During the last two weeks, comments from top Federal Reserve officials and the results of this year's stress tests have made it clear that the regulatory "pendulum" has started to swing definitively in the de-regulatory direction.
In a key milestone for systemically important banks, the Fed approved every bank's capital plans and approved capital payouts for the group as a whole that were about equal to their earnings -- meaning that, for the first time since the financial crisis, banks will be paying shareholders back everything they earn, and no longer setting capital aside. This move to loosen the restrictions on the regulatory front comes at a time when a number of top Fed officials are growing increasingly worried about an overheating financial system and the potential for a sharp reversal in the slow-but-steady growth of the U.S. economy this decade.
According to the the just-released minutes of the Federal Open Market Committee's last meeting, Chair Janet Yellen and her cohorts spent much of their last meeting discussing why, exactly, investors have responded to the Fed's interest rate hikes by pushing stocks and other risky markets to all-time highs. (They've taken away the punch bowl only to find that the party-goers brought their own flasks ).
Even Capital One, which was asked to resubmit its capital plan, was given a tacit go-ahead despite the Fed citing weaknesses in its planning (and its exposures to automobile loans and its massive credit card business, which also happen to be two of the credit areas flashing the brightest warnings lights of growing stress).
The stress test and capital results followed comments to a Congressional panel from the new unofficial regulatory czar, Governor Jerome Powell, which indicated that the Fed is beginning a broad review of the regulatory framework it has instituted since the financial crisis and the passage of Dodd-Frank. Powell said the Fed is considering placing its living will plans on a two-year cycle. He also said the Fed is pushing the other regulators to revisit the Volcker Rule, and suggested Congress may want to do the same, and hinted that the Fed might eliminate the qualitative objection of its CCAR tests, which would effectively hamstring bank regulators from raising really any non-quantitative red flags during the process.
Finally, Powell said that the Fed will reconsider how it determines the appropriate levels of its supplementary leverage ratio, a risk-based measure of capital which could have a significant impact on how banks define the riskiness of their balance sheet and, ultimately, how high they can push their own leverage.
The sharp change in tone and permissiveness of the capital returns underscores the extent to which Republican control of the oversight machinery is likely to usher in an era of deregulation -- perhaps even to the extent that occurred in the late 90s and early Aughts in the run-up to the financial collapse of 2008. It's not hard to imagine President Trump or someone in his administration catching wind of this picture from 2003 in which a group of banking overseers cut through banking regulations and pondering whether Steve Mnuchin can pull of wielding a buzzsaw.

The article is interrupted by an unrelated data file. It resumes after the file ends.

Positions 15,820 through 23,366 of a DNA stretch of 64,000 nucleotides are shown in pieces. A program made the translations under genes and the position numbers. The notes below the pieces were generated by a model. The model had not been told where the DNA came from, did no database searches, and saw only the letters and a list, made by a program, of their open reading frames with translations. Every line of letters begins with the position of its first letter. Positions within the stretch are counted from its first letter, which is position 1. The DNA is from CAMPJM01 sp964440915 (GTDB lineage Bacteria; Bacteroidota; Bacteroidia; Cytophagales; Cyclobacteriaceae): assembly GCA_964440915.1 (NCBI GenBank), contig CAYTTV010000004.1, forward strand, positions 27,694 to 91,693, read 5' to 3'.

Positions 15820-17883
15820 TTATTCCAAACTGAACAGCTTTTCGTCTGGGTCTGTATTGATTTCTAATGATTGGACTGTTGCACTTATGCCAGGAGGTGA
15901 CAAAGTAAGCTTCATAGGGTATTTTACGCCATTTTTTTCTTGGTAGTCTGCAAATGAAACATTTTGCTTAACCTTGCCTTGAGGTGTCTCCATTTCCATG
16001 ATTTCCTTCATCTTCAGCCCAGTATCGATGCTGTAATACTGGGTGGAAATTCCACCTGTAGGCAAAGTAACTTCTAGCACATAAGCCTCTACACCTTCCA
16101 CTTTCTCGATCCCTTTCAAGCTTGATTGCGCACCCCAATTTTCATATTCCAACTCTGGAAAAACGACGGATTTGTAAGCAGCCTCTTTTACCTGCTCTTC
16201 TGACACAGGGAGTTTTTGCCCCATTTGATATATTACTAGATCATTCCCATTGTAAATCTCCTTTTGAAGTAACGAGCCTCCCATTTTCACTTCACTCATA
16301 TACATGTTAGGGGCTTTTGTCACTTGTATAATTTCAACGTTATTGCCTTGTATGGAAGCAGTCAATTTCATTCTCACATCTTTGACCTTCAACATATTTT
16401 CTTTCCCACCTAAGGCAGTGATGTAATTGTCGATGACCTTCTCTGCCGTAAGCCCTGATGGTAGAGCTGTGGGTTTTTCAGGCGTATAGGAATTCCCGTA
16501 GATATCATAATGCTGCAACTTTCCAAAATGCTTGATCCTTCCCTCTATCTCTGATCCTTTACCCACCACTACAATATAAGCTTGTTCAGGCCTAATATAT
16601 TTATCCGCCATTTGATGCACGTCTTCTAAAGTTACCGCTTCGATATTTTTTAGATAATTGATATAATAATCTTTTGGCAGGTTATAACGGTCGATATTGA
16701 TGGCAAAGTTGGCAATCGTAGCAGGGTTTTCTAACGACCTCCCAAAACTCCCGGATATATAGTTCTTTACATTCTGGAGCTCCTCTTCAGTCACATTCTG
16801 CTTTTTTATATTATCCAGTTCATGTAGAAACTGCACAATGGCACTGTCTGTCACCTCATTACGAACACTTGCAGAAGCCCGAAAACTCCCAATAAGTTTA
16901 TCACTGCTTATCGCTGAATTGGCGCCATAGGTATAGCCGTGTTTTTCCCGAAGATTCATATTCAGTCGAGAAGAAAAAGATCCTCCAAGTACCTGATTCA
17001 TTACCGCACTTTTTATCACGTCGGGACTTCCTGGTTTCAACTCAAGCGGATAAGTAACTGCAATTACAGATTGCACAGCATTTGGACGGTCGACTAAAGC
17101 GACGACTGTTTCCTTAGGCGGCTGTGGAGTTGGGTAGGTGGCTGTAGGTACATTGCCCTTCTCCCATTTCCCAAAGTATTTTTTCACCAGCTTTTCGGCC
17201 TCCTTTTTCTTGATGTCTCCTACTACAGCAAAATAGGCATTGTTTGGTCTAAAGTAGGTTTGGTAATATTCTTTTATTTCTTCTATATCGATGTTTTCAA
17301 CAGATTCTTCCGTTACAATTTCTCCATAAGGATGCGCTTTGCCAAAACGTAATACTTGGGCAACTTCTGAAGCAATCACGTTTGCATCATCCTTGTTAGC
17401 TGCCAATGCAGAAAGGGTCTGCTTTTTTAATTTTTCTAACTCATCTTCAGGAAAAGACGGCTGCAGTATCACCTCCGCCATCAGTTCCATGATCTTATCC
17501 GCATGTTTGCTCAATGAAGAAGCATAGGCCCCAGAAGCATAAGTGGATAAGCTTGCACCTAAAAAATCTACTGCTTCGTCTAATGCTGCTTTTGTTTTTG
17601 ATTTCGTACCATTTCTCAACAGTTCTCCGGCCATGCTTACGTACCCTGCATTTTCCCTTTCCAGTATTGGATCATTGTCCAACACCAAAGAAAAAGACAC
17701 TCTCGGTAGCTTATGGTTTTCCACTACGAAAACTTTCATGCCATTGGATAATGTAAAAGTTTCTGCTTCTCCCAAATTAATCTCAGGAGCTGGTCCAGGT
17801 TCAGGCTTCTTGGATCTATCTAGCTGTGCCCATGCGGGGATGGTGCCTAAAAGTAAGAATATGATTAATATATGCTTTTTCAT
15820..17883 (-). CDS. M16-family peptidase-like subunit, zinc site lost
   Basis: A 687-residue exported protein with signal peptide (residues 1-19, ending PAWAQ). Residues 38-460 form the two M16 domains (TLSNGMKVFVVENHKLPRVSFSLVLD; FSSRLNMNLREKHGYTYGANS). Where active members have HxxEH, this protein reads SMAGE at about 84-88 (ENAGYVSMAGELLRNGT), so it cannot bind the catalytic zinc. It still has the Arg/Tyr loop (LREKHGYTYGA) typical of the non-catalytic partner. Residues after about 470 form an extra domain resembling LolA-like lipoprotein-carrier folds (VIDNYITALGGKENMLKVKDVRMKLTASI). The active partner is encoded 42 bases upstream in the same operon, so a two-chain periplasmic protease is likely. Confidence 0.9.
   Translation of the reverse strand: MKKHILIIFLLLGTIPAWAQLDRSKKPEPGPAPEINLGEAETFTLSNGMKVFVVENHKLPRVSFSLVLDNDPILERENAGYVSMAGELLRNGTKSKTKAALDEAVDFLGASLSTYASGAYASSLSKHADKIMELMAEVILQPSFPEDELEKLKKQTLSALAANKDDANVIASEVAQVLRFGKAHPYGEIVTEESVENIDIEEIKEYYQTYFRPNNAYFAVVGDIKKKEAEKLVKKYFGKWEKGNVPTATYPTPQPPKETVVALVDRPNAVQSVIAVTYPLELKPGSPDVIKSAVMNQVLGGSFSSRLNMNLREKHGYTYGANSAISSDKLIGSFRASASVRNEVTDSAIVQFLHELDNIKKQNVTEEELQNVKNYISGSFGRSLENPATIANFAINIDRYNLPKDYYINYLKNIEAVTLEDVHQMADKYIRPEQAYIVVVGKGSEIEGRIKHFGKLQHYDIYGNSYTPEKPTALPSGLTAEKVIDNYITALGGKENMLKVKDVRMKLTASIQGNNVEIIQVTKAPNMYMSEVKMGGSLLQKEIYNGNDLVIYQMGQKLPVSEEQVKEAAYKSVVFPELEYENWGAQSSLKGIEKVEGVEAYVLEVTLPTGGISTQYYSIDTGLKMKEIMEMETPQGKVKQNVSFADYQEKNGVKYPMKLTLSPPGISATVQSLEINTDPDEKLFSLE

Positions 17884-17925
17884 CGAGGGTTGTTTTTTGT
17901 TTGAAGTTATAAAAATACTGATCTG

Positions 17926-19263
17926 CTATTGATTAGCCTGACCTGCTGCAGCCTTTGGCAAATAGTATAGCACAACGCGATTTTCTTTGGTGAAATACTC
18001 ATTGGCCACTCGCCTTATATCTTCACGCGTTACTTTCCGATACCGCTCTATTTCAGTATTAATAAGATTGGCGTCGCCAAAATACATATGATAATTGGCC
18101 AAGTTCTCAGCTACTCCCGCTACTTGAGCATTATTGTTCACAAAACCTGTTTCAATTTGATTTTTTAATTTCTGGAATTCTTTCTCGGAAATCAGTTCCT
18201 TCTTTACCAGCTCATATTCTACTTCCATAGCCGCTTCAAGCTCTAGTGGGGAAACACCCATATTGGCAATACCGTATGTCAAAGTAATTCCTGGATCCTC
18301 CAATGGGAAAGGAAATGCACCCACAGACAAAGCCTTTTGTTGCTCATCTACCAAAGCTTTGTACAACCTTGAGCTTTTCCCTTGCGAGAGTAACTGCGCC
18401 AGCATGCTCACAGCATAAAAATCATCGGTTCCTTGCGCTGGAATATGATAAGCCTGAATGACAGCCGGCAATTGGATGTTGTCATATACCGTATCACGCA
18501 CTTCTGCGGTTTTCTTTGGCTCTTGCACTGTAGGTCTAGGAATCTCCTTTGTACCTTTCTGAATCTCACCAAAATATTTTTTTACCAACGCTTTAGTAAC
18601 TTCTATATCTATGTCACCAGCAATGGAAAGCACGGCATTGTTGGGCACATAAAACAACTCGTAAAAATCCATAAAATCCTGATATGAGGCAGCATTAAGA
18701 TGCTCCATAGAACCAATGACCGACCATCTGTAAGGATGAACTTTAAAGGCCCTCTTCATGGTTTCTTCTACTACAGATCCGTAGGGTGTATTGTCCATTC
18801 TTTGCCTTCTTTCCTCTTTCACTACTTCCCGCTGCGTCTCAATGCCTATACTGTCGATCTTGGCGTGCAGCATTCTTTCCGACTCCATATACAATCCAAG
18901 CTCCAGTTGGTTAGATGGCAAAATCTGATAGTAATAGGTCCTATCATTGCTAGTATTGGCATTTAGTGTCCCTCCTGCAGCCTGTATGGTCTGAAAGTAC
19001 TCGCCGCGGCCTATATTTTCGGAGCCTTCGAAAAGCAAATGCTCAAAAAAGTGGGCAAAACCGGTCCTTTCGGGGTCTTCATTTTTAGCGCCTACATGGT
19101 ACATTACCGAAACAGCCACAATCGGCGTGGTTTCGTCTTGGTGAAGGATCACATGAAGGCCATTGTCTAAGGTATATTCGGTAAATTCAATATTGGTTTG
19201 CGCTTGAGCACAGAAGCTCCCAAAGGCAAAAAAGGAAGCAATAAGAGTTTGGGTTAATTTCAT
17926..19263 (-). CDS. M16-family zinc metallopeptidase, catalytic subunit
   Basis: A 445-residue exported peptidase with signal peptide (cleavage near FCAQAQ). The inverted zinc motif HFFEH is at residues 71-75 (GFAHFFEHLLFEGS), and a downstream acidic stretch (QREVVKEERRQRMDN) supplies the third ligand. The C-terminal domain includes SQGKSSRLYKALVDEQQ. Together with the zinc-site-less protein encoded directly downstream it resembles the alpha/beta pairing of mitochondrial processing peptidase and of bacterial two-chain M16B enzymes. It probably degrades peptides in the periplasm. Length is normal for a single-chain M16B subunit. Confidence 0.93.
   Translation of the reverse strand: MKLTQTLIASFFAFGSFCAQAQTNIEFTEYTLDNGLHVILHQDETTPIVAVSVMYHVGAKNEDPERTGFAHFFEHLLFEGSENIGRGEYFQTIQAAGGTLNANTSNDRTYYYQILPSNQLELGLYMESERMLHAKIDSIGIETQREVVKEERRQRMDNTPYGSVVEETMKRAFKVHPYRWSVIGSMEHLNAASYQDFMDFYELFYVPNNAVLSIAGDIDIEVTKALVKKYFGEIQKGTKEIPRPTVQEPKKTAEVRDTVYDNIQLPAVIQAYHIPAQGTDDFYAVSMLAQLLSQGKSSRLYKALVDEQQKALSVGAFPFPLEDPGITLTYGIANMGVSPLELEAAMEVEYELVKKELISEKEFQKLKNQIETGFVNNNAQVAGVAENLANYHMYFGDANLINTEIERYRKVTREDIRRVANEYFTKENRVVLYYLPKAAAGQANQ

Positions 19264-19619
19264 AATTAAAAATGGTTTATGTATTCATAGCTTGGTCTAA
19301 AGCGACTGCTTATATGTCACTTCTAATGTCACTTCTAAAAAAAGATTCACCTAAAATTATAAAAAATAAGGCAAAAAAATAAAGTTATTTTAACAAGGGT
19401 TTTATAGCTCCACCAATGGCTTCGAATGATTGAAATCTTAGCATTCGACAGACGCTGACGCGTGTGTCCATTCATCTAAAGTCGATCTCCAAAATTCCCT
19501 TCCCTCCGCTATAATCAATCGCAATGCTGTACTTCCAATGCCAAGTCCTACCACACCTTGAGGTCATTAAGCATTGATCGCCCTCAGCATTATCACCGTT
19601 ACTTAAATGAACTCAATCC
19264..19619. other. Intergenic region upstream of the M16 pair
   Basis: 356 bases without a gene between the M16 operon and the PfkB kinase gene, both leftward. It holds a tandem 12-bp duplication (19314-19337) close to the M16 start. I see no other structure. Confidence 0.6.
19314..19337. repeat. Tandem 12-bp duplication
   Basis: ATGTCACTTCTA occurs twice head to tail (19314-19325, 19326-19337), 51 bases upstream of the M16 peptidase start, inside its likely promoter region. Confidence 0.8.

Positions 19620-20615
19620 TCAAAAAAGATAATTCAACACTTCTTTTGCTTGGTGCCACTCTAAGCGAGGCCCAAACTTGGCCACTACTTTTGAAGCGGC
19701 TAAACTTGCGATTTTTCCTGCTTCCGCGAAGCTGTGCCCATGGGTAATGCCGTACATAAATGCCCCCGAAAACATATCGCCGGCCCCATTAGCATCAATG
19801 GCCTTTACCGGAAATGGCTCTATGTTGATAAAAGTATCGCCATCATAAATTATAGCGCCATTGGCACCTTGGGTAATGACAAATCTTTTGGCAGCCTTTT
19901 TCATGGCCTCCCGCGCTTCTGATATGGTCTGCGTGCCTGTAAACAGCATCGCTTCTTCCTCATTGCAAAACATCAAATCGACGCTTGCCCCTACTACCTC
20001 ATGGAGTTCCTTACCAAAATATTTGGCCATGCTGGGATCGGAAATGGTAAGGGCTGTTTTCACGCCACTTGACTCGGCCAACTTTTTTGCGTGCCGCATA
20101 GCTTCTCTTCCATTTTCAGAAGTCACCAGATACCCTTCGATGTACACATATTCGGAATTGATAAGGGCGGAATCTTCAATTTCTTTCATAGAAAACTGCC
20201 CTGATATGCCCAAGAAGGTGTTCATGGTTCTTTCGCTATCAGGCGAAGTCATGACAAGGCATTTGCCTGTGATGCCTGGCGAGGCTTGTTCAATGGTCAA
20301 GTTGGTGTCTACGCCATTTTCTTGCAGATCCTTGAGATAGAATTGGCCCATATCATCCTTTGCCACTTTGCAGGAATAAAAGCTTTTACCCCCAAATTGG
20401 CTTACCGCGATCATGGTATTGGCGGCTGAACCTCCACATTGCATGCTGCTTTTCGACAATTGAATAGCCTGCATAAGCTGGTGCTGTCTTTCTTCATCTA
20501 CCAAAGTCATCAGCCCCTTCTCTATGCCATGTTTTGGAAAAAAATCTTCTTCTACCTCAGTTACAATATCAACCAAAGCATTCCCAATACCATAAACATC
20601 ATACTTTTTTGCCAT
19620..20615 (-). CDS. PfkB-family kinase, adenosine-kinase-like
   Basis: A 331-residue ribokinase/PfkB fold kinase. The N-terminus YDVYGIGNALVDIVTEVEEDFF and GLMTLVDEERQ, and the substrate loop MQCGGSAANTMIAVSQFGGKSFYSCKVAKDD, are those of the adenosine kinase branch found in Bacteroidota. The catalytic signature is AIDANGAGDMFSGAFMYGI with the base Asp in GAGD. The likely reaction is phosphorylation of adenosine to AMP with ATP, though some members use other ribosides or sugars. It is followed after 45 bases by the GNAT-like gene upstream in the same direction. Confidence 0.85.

And it is no accident that the softened stance on Volcker and CCAR testing comes on the heels of the departure of former Fed Governor and supervision czar Daniel Tarullo, who, as was obvious by their seething and barely contained hatred of him, neither a product nor a tool of the money-center banks. (Unlike Powell, a veteran of the George W. Bush administration and the finance world, as well as Vice Chair Stanley Fischer, a Citigroup veteran who downplayed essentially every potential risk to the financial system and economy in a speech last week).
In fact, it's hard to truly understate how much the banking industry held Tarullo in utter contempt and blamed him for much of the regulatory crucifixion (through no fault of their own!) to which they claimed they were being subjected. Judging by how quickly they've made gains on some of their most belly-aching complaints in since he left, perhaps they were right to view him as the villain standing between them and once again engaging in barely-fettered capitalist lending.
Allowing the banks to dole out capital in excess of their earnings power, and rolling back the strictures put in place since the financial crisis, is also a far cry from the plans advocated by those outside the halls of the Federal Reserve Board's Washington hallways.
Minneapolis Fed President (and Dealbreaker Favorite) Neel Kashkari, for example, has suggested that the still too-big-to-fail banks be treated like nuclear power plants. Even the influential GOPer Rep. Jeb Hensarling, chair of the House's Financial Services Committee, has advanced legislation for overhauling financial regulations which would simplify the morass of regulatory rules for big banks but also require them to carry far greater levels of capital.
These efforts appear to be policy footnotes to a much different agenda for now, however -- as they will remain historical footnotes whenever the ascendant deregulatory agenda reaps the inevitable financial calamity Fed officials have bowed to sowing.